A short trade in silver: dealing with oversold levels in trends

A few lessons from a simple short trade in silver.

First, a little bit of history. I’ve been trading gold fairly actively this year, and have published five trades in my published research. These trades were in gold, but, in every case, I considered whether silver was a more appropriate vehicle. Usually, gold wins:

So it’s been clear that gold (and silver) broke from ranges (see chart below) in early summer, and then extended into a downtrend. There were a few tradable structures in there, just trading pullbacks in the trend.

Now, my read of the action in August was that this was potentially climactic. This is one way trends end: they accelerate and end in a little climax (either buying or selling) which is visible as larger range bars, typically outside the channels, and often showing long shadows in the direction of the previous trend. (This is a simple, high-level way to understand many of the candlestick patterns.)

So, to be perfectly honest, I expected my next trade in precious metals might be a long trade because I thought there was some evidence that, maybe, the downtrend was ending.

Here’s an important lesson: markets correct through both price and time. They reach overextended (overbought or oversold points) and often snap back… if they don’t snap back, then there’s a good chance the trend will continue. But first, the market usually has to absorb the overextension, and that’s why I passed on the short entry marked on the chart above.

A common outcome is a complex consolidation, or a flag that attempts to renew the trend, and fails. When you see that first failure, pay attention. The trend may now reverse sharply, driven by trapped trend trades. If that doesn’t happen—if the market stabilizes—then you probably have a tradable structure for with-trend trading.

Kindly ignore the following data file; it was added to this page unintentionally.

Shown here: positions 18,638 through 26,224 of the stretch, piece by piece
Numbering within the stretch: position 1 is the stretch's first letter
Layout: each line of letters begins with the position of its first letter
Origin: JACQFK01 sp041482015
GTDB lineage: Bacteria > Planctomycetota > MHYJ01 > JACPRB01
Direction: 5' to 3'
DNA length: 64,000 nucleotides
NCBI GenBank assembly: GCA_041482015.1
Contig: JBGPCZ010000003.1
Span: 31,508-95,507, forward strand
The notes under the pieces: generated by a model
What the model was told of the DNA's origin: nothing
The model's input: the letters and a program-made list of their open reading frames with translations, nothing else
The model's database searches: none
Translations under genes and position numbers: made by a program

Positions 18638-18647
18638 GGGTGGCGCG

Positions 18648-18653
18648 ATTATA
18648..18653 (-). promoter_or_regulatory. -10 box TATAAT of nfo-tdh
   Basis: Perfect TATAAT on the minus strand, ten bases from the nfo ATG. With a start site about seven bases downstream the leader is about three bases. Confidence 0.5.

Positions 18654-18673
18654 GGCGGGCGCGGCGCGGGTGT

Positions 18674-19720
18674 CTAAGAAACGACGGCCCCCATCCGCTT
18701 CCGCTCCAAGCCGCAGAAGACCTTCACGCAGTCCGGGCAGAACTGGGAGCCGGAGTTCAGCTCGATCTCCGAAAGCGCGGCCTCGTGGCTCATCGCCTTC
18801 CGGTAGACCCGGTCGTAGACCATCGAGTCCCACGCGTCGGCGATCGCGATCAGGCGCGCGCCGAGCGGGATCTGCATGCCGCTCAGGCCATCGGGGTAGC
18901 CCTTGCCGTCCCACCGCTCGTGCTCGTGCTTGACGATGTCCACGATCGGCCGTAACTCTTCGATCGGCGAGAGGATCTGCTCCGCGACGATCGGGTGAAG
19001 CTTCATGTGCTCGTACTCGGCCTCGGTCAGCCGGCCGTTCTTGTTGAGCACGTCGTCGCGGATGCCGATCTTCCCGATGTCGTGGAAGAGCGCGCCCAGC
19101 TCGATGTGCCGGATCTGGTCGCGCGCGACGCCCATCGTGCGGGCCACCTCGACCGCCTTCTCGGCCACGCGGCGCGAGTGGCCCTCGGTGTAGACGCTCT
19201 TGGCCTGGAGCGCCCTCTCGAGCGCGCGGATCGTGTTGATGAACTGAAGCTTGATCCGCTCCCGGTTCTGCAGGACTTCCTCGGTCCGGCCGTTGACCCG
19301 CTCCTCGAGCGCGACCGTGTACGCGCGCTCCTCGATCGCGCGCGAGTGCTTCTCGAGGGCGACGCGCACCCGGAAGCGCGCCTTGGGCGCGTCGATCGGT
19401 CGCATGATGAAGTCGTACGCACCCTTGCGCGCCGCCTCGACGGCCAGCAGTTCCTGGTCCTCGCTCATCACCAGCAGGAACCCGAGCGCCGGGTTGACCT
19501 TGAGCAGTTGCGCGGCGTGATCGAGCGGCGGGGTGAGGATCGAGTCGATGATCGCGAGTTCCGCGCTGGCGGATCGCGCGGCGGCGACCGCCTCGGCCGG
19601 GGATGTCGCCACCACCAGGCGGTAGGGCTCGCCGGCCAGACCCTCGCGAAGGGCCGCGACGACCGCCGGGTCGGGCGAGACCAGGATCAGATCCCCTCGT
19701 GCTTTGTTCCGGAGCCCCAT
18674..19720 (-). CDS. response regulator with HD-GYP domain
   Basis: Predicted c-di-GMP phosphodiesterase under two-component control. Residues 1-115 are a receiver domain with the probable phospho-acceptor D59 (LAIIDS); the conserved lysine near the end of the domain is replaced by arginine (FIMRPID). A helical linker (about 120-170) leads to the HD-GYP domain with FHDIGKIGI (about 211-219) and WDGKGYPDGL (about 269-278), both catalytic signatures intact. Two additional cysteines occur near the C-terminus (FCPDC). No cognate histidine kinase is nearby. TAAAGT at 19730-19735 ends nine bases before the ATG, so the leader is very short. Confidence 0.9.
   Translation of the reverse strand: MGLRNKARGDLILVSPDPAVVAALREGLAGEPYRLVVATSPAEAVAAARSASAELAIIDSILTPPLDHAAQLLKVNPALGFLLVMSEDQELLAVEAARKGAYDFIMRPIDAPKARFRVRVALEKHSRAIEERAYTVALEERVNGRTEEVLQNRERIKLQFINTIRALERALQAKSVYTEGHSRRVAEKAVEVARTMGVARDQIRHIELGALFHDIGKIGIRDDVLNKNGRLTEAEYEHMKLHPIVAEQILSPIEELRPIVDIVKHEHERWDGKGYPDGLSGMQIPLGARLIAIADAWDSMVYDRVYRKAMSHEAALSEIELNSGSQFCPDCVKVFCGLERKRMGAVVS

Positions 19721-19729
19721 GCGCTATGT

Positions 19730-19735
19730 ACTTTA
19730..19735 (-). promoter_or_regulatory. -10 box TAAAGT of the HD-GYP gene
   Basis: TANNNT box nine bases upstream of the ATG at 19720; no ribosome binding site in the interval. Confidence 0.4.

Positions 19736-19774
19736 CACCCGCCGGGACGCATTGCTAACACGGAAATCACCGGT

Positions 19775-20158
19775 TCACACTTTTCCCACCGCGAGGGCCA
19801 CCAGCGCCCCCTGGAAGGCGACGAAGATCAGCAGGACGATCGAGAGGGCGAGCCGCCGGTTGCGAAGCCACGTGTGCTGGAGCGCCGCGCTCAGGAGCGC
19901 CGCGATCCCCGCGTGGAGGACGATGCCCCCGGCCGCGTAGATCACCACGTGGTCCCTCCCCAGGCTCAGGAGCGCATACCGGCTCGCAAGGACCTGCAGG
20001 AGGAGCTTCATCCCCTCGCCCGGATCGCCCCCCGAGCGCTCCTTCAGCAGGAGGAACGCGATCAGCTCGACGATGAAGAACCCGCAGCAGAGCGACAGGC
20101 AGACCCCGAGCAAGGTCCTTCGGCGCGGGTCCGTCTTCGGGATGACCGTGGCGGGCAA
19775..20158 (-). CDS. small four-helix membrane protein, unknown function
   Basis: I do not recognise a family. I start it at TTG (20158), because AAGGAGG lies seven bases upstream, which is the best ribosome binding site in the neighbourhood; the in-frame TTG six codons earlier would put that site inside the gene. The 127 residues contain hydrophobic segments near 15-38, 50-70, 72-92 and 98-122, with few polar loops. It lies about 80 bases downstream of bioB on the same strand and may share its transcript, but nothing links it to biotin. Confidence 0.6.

I think that’s a very important concept: when you have a potential overextension, monitor the market for a longer pullback, and then be prepared to take with-trend trades if the pullback still looks “good”. In this case, the good entry is labeled on the chart, and the trade hit its 1R profit target early in today’s trading.

Be suspicious of anyone showing you chart analysis or examples in books. It’s terribly easy to find good examples, but harder to find them in real time. In this case, I’m not reinventing history. All of the trades in the table above, and this specific trade, were covered, in real time, in my research I publish with Talon. (Obviously, if you’d like to see more trades like this, check out my work there!)

This is an example of how we can read market dynamics in real time, and how simple price patterns, put in the right context, can give us powerful insights into trend dynamics. It’s also an illustration of how those simple patterns can point to profitable trading opportunities, even in difficult markets to trade like precious metals.


Adam Grimes has over two decades of experience in the industry as a trader, analyst and system developer. The author of a best-selling trading book, he has traded for his own account, for a top prop firm, and spent several years at the New York Mercantile Exchange. He focuses on the intersection of quantitative analysis and discretionary trading, and has a talent for teaching and helping traders find their own way in the market.